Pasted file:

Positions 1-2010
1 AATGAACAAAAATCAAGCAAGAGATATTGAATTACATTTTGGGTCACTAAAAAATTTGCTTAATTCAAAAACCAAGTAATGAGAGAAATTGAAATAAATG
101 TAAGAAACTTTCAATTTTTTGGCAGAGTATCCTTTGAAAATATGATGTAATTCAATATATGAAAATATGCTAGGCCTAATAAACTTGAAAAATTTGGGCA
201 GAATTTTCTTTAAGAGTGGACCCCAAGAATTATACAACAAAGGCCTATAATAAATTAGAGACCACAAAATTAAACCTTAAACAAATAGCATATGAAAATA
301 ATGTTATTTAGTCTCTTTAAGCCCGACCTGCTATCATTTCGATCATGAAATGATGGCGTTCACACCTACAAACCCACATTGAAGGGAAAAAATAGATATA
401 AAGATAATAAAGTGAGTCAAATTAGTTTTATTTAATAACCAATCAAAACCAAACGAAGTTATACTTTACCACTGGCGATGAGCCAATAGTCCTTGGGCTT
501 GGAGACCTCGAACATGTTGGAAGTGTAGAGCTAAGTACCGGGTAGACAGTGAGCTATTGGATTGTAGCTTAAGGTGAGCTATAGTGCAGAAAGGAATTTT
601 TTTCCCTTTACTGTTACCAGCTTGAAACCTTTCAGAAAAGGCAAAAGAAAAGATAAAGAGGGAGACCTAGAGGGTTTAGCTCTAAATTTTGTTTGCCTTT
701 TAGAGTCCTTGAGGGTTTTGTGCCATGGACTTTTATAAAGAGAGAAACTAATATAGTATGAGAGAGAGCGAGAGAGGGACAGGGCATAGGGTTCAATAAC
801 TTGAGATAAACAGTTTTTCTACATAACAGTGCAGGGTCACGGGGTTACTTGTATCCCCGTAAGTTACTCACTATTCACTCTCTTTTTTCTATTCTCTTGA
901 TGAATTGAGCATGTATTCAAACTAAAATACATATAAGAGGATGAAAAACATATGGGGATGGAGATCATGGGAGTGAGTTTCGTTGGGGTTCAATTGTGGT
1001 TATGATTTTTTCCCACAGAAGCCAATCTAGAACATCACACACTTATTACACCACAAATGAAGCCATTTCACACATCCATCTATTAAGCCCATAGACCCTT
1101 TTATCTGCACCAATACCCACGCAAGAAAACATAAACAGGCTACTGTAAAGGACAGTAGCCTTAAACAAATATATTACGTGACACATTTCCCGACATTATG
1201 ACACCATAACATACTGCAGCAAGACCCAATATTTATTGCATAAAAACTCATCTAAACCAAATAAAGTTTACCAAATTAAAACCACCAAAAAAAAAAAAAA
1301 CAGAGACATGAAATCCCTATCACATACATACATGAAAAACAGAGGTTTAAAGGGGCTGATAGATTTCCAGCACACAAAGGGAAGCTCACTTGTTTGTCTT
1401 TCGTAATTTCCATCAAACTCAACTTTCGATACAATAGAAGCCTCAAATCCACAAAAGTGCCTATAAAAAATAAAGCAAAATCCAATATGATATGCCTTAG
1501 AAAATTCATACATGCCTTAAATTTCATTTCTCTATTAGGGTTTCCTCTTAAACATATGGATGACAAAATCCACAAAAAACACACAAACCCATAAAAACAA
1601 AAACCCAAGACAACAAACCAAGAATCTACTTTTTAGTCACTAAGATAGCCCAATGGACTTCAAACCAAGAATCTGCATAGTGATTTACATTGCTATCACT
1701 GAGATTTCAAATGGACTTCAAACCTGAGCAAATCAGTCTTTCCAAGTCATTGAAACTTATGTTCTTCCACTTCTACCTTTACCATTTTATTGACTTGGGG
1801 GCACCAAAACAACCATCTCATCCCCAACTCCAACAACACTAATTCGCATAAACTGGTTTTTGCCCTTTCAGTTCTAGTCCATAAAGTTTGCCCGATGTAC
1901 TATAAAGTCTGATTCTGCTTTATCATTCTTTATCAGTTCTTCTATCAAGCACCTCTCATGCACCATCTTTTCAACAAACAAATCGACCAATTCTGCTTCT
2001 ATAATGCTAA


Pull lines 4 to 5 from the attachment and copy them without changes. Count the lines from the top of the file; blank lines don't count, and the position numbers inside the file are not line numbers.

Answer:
201 GAATTTTCTTTAAGAGTGGACCCCAAGAATTATACAACAAAGGCCTATAATAAATTAGAGACCACAAAATTAAACCTTAAACAAATAGCATATGAAAATA
301 ATGTTATTTAGTCTCTTTAAGCCCGACCTGCTATCATTTCGATCATGAAATGATGGCGTTCACACCTACAAACCCACATTGAAGGGAAAAAATAGATATA